Connections

Referenced in Nostalgia Critic: Fantastic Four (2015) See more »

Soundtracks

(I've Got a) Golden Ticket
(uncredited)
Lyrics and Music by Leslie Bricusse and Anthony Newley
Performed by Jack Albertson and Peter Ostrum
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User Reviews

 
One of my all-time favourites.
25 March 2004 | by barnabyrudgeSee all my reviews

Surprisingly, Roald Dahl (author of Charlie & The Chocolate Factory, on which this film is based) reportedly hated this big screen version of his book. There's no denying that the book is sheer genius, but in all honesty this film adaptation is exceptionally well made too. In fact, it comes high up on my list of all-time movie favourites.

The Wonka Chocolate Factory is an amazing building from which some of the most scrumdiddlyumptious sweets are delivered to the world's candy stores. Wonka-mania hits the world when five golden tickets are hidden inside packs of Wonka bars - for the winners will be granted a tour of the top-secret factory. Young Charlie Bucket, a poor boy whose family cottage lies within sight of Wonka's factory, dreams of becoming a winner - but with barely a penny to his name, does he have a chance?

What makes Willy Wonka and the Chocolate Factory such a success is the way it skillfully blends entertainment and a serious underlying moral. Each winning child is exposed as being rotten-to-the-core, then dealt with harshly and dismissively by Wonka. Seeing these awful brats get their come-uppance is hilarious, enjoyable and - on a serious level - quite eye-opening (it's as if parents in the audience are being told how to prevent their children from turning bad). Gene Wilder was simply born to play Wonka (every eccentric phrase, every bemused expression, and every mischievous glance is judged to perfection). The film's set design is fabulous, with particular high-spots including the chocolate room, the egg room and the wacky corridor which gets smaller and narrower the closer you get to the end. Willy Wonka and the Chocolate Factory is simply magic - a film that everyone must see, especially parents whose kids are just becoming that bit too big for their boots!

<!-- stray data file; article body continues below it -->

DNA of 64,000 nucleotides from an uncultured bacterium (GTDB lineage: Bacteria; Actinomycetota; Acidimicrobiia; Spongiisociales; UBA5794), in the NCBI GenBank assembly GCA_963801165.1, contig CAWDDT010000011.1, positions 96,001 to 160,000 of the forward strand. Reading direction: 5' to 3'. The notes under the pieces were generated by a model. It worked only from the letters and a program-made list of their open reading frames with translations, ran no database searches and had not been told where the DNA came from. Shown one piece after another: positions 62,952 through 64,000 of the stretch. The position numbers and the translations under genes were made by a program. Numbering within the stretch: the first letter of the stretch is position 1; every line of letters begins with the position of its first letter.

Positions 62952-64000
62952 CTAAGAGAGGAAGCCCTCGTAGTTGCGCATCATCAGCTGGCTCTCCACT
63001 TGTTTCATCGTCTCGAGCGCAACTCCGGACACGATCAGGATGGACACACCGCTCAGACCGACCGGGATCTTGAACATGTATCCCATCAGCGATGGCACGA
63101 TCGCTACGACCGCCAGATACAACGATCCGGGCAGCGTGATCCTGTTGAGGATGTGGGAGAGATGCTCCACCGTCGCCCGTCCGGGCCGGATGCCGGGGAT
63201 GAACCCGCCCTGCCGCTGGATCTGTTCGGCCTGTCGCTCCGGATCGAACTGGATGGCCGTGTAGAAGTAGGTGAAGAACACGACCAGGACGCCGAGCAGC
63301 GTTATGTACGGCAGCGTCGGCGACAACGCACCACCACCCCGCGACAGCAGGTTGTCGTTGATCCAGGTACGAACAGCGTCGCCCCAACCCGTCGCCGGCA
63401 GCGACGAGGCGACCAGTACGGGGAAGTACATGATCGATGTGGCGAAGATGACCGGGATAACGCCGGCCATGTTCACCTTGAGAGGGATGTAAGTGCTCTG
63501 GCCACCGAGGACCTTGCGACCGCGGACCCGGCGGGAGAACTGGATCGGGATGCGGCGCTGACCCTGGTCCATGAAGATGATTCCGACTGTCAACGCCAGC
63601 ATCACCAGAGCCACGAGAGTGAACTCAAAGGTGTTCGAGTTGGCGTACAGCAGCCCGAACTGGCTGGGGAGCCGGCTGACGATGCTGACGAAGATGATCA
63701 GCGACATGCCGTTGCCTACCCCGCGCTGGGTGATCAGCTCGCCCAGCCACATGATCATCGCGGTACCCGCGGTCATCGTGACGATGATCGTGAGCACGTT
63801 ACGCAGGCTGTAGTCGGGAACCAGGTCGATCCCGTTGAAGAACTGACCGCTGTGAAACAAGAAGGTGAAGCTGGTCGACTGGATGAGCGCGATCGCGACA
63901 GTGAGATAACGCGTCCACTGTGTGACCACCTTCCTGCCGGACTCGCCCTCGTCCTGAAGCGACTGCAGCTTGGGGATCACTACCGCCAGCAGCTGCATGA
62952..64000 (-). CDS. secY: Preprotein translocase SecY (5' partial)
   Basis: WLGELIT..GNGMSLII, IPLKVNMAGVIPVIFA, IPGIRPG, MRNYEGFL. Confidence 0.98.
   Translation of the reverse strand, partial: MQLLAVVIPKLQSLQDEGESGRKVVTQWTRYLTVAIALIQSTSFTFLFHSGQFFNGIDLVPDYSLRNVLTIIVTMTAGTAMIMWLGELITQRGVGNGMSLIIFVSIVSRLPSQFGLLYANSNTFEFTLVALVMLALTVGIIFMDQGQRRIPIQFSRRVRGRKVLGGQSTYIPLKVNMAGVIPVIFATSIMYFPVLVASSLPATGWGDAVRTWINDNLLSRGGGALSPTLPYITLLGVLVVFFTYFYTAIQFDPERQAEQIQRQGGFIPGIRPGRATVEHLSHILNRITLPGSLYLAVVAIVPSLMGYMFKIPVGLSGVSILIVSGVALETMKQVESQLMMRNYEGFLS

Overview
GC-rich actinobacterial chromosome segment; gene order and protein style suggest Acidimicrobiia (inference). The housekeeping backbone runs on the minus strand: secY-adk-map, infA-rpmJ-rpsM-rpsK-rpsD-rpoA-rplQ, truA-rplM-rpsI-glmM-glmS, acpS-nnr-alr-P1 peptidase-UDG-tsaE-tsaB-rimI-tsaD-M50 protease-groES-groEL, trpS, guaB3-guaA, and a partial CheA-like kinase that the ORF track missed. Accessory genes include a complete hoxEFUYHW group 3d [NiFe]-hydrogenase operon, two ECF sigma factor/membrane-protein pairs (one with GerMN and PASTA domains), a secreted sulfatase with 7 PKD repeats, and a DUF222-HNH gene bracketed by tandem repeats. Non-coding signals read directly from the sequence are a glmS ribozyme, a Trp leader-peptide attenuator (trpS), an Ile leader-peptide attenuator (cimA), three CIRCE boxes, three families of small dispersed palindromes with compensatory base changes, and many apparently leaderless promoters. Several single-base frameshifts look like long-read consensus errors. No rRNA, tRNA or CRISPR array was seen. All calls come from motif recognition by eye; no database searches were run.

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Frequently Asked Questions

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Details

Country:

USA | UK

Language:

English | French | German | Italian

Release Date:

30 June 1971 (USA) See more »

Also Known As:

Willy Wonka & the Chocolate Factory See more »

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Box Office

Budget:

$3,000,000 (estimated)

Opening Weekend USA:

$526,633, 4 September 2016

Gross USA:

$526,633

Cumulative Worldwide Gross:

$530,154
See more on IMDbPro »

Company Credits

Production Co:

Wolper Pictures See more »
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Technical Specs

Runtime:

| (theatrical)

Sound Mix:

Mono (Westrex Recording System)| Dolby Digital (1996 Re-Release)

Color:

Color (Technicolor)

Aspect Ratio:

1.66 : 1